(Quebec) François Legault is urging the patience of Quebecers wondering when Minister Christian Dubé’s health plan will allow the network to catch their breath and citizens have access to medical care within a more reasonable timeframe.
Posted at 1:36 p.m
While an unprecedented crisis has rocked the emergency department at Montreal’s Maisonneuve-Rosemont hospital in recent days, the prime minister said he understood the frustration of nurses, who threatened to quit en bloc, in part because of mandatory overtime (TSO) imposed on them .
“There is a shortage of nurses, it leads to forced overtime and there are nurses who are exhausted for good reason and then maybe even more in demand […] in Maisonneuve-Rosemont than the average Quebec hospital,” noted Mr. Legault.
“There is a shortage of nurses worldwide. What we also find is that, all things considered, Maisonneuve-Rosemont lacks more than your average Quebec hospital, so there must indeed be an adjustment. […] We cannot ask Maisonneuve-Rosemont staff to perform miracles,” added the Premier.
On Tuesday, Health Minister Christian Dubé went to the hospital to announce that an outside consultant has been appointed to resolve the crisis. The head of the emergency service, who was the target of complaints from the nursing staff, was also assigned to another service.
Is it normal that the minister was forced to go to the hospital to deal with an internal crisis? In response to this question, Mr Legault reiterated that “the situation is serious enough” for Mr Dubé to intervene.
Improvements by 2025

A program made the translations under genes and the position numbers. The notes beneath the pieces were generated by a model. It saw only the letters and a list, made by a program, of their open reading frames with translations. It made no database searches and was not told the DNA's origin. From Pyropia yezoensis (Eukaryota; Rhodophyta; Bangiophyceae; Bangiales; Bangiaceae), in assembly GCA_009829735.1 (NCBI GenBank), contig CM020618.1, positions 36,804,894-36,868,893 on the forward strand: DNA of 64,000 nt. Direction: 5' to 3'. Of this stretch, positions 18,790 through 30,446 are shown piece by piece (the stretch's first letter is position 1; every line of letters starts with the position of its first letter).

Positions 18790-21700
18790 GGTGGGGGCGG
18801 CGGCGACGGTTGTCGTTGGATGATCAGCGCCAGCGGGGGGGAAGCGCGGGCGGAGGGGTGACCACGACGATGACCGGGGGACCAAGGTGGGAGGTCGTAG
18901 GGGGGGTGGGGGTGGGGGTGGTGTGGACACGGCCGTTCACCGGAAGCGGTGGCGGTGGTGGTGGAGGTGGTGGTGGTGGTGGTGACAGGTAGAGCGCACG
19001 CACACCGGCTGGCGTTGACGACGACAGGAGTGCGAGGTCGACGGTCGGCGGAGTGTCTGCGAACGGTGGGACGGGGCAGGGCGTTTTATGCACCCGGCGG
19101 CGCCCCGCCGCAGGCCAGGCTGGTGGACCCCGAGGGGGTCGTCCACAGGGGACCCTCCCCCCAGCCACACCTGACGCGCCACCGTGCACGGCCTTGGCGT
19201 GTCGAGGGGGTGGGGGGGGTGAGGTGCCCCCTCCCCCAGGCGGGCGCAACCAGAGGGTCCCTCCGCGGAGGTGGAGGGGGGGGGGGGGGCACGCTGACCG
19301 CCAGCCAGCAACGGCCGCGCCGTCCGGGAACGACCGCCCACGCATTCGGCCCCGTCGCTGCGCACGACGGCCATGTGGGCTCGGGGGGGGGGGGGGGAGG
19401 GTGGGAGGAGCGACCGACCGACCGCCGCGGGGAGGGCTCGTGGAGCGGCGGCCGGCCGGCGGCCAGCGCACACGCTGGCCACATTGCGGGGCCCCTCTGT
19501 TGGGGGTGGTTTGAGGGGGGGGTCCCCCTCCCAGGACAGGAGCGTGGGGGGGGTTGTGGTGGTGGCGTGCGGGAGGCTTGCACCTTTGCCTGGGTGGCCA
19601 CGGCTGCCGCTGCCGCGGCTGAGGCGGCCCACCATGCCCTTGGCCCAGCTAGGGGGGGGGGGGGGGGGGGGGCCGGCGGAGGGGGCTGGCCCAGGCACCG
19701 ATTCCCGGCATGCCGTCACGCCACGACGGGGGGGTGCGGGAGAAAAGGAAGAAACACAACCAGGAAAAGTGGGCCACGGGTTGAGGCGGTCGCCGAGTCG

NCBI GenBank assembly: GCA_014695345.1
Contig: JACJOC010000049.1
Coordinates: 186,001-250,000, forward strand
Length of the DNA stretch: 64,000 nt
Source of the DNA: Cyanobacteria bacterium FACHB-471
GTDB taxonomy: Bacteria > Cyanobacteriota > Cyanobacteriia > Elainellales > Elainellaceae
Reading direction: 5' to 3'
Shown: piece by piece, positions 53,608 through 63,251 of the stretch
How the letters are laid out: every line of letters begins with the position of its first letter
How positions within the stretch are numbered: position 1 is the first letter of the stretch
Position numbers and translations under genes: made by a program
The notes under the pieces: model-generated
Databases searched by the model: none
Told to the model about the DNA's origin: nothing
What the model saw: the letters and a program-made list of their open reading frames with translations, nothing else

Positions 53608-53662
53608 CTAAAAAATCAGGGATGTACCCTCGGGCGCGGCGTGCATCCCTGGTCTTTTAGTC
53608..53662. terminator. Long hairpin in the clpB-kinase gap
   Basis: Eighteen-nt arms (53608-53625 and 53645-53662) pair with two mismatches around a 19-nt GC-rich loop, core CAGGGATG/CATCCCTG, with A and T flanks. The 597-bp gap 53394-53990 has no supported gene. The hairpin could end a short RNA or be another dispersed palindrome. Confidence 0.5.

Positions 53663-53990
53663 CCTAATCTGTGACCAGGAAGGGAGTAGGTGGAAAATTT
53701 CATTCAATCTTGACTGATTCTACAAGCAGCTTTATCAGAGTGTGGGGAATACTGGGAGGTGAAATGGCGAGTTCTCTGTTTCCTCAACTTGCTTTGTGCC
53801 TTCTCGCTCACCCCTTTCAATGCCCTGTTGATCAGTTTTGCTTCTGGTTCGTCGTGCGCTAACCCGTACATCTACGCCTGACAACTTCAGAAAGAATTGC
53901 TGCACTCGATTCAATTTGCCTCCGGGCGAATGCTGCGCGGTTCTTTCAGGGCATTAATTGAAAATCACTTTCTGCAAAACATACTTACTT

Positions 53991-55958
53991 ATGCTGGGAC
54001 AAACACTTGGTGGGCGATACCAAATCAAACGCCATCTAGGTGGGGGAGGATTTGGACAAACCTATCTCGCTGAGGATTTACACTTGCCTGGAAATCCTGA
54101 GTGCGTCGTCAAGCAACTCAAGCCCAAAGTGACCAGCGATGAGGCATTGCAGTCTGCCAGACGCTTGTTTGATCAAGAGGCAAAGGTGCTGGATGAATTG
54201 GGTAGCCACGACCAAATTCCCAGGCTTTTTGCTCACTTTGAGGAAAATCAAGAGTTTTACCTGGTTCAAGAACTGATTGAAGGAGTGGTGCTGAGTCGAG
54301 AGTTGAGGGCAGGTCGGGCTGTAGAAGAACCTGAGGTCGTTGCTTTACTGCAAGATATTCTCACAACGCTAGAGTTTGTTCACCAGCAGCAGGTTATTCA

In the various hospitals in Quebec, where delays in providing emergency care are increasing, the situation should gradually improve with the implementation of the measures envisaged in Christian Dubé’s health plan by 2025, said the prime minister.
“How long will it take to fill all the foster positions that we want to fill? A nurse, [c’est] at least three years of CEGEP,” he said, adding that the health minister “has given himself a plan so that there are many facts in the mandate, including up to here 2025.”
The Prime Minister also reiterated that his government is negotiating with the professional bodies to delegate a greater number of legislative acts to other employment agencies in order to reduce the workload on nurses.
“At some point you have to be able to work with what’s available as a workforce,” said Mr. Legault.
In the healthcare plan unveiled last spring, Quebec aims to eliminate the use of mandatory overtime by segmenting occupations and reducing the administrative responsibilities of clinical staff. The government has also pledged to make the network more accessible, notably by catching up on the backlog of surgeries created during the pandemic and by reducing waiting times in emergency rooms.